Note: This blog post was written by a group of students in the Capstone in Animal and Dairy Sciences course.
Our station was titled “A Bed Fit for a Queen” and focused on dairy cattle housing in the South.
We were in the free-stall barn and utilized the barn as a visual aid to show the public how dairy cattle lived. By having cattle in the barn, it allowed the public to see exactly how the cattle lived daily. In the South, we use sand as bedding; however, other places use different types of bedding. We had 3 different types of bedding available such as sand, straw, and shavings to allow the public to feel the differences. It was a good interactive activity that emphasized why sand is a better bedding option for our cattle in the South.
Being fortunate enough to fully utilize the barn, we were able to explain why the stalls are raised. It also showed first-hand how most cows only defecate and urinate in the concrete alleys making it a cleaner environment than the public may perceive. At one point, Mr. Kenneth washed out the alleyways giving a prime example of how the concrete is beneficial and how sanitation is valued at a dairy operation. Also, we had many participants ask when the cattle were allowed outside. Being beside the maternity pen, we were given the opportunity to disperse the myth that cattle are always kept indoors on hard ground. The public learned that cows were put on pasture when calving or for a few months during their dry period. This also led to the explanation of how we can control the feed and nutrients given to the cattle when they are kept indoors to ensure they receive all the nutrients necessary to upkeep maintenance energy and milk production. In addition, it allowed us to explain how important the milk quality is affected by the feed a cow consumes. Furthermore, we pointed out the fans and misters to emphasize the importance of keeping the cows stress-free. This tied into the idea that keeping them indoors can be more beneficial for their health since we can control the environment they live in especially during the hot summer months.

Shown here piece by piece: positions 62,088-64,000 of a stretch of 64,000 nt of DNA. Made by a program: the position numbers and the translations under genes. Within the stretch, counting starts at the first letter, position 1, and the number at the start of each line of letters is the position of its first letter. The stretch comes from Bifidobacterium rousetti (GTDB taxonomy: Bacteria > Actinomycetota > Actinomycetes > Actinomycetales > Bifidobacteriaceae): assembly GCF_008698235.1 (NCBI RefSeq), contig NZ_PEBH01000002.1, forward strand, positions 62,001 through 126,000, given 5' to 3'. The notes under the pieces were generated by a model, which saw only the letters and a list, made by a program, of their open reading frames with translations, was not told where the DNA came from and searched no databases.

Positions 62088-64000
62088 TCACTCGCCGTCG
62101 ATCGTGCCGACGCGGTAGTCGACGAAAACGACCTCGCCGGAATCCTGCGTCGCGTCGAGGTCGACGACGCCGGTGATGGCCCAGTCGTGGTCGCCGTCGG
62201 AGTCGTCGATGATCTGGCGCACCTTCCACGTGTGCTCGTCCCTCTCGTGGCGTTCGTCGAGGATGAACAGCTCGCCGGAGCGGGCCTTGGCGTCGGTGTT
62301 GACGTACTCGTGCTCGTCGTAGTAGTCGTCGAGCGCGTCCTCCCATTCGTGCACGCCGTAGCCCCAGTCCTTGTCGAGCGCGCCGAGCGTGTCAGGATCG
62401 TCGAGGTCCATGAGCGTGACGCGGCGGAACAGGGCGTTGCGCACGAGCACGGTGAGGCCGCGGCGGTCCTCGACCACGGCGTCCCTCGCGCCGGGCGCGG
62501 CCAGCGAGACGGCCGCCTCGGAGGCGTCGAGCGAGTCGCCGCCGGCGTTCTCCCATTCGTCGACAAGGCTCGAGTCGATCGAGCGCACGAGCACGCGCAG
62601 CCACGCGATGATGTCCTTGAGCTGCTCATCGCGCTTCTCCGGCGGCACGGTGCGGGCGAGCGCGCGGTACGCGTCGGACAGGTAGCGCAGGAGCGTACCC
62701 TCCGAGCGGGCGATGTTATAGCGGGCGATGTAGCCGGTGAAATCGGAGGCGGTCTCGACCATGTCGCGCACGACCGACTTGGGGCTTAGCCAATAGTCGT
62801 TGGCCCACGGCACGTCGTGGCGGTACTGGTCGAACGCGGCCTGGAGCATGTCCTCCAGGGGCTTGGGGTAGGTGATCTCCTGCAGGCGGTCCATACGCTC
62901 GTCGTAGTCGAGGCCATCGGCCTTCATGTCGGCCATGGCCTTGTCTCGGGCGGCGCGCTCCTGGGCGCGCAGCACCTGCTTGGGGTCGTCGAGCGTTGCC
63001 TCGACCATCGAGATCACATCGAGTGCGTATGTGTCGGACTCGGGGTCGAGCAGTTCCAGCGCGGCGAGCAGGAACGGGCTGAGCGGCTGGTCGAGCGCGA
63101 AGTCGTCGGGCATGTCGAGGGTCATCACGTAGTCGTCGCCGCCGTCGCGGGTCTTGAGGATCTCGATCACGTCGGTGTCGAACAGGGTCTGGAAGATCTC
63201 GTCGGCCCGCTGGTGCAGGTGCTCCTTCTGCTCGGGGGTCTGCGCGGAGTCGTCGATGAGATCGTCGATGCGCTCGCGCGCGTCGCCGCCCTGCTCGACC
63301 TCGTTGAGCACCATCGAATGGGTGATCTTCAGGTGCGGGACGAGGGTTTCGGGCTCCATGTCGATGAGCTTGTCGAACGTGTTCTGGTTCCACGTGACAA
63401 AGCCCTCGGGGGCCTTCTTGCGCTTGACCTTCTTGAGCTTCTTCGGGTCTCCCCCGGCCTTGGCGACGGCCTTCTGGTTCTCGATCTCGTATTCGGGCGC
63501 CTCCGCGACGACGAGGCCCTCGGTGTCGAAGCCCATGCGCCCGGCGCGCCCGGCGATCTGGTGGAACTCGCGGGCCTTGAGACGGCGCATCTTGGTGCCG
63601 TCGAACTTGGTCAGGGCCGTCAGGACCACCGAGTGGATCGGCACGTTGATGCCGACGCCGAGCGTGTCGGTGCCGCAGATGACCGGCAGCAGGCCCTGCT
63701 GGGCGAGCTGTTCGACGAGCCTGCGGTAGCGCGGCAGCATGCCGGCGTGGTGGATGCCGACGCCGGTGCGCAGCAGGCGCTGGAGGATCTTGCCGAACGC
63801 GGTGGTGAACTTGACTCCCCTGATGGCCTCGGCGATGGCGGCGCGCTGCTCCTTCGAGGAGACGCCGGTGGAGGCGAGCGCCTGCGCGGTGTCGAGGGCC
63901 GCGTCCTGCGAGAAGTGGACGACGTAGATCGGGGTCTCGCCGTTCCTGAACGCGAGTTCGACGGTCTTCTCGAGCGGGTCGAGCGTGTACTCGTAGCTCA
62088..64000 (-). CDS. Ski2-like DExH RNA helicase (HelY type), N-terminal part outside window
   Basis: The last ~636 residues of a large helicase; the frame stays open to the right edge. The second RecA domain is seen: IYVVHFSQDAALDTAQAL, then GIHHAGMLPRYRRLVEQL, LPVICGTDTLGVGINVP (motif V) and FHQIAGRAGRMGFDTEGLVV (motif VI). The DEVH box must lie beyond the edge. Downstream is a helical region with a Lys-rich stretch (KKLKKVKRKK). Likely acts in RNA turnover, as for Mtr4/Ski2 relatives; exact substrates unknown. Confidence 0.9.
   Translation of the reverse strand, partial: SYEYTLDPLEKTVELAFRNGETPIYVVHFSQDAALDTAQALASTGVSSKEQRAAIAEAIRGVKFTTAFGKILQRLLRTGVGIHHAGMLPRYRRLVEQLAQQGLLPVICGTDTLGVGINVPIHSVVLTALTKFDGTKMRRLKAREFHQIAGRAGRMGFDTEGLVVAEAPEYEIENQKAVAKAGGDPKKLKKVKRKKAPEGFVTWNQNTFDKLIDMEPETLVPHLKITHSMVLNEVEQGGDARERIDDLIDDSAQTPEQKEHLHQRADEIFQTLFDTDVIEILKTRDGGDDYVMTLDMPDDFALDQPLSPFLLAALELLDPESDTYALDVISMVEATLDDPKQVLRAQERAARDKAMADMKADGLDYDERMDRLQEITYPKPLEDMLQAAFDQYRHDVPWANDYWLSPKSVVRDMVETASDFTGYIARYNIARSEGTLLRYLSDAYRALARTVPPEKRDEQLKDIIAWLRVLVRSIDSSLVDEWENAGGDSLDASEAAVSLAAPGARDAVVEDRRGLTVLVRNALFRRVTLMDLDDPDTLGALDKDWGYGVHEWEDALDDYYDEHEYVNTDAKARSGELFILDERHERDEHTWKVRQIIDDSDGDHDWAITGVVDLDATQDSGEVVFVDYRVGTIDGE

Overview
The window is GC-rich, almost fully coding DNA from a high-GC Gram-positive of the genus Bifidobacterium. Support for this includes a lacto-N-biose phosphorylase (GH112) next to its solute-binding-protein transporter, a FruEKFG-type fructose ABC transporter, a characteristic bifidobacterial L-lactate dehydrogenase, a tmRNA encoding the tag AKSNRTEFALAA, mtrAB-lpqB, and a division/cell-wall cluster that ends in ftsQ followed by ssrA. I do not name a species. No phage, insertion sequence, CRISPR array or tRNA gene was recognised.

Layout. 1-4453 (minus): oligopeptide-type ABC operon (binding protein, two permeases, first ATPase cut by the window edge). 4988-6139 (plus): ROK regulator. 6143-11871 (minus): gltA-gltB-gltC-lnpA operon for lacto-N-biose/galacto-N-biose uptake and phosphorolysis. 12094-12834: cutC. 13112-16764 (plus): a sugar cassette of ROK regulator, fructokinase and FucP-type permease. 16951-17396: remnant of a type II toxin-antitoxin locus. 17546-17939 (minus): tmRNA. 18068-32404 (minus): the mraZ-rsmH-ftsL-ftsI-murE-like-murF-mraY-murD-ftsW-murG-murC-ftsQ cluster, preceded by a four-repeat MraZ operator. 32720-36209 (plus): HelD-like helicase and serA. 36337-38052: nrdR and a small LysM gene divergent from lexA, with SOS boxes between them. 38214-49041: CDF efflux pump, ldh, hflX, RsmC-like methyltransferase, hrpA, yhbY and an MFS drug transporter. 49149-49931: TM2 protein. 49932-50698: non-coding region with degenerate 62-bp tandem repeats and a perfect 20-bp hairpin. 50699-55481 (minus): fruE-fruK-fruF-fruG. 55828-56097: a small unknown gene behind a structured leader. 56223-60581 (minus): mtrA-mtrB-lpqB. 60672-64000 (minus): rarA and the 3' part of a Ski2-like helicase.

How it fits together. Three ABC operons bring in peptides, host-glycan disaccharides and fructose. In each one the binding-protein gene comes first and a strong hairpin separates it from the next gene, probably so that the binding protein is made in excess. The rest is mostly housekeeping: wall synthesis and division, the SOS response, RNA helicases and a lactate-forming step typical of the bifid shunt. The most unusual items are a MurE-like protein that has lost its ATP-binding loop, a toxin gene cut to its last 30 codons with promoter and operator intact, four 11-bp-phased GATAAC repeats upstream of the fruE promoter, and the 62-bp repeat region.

Overall, the weather did not affect our group as we were already scheduled to be inside. The only change it made was we had to share the barn we were in. It would have been more convenient to use the entire barn, but it went smoothly.
In conclusion, our station went off without a hitch. We had interactive participants that enjoyed feeling the different types of bedding and being able to see first-hand how the cattle lived. We believe the public now has a more positive view on dairy cattle housing and understands more behind why we keep our cattle indoors.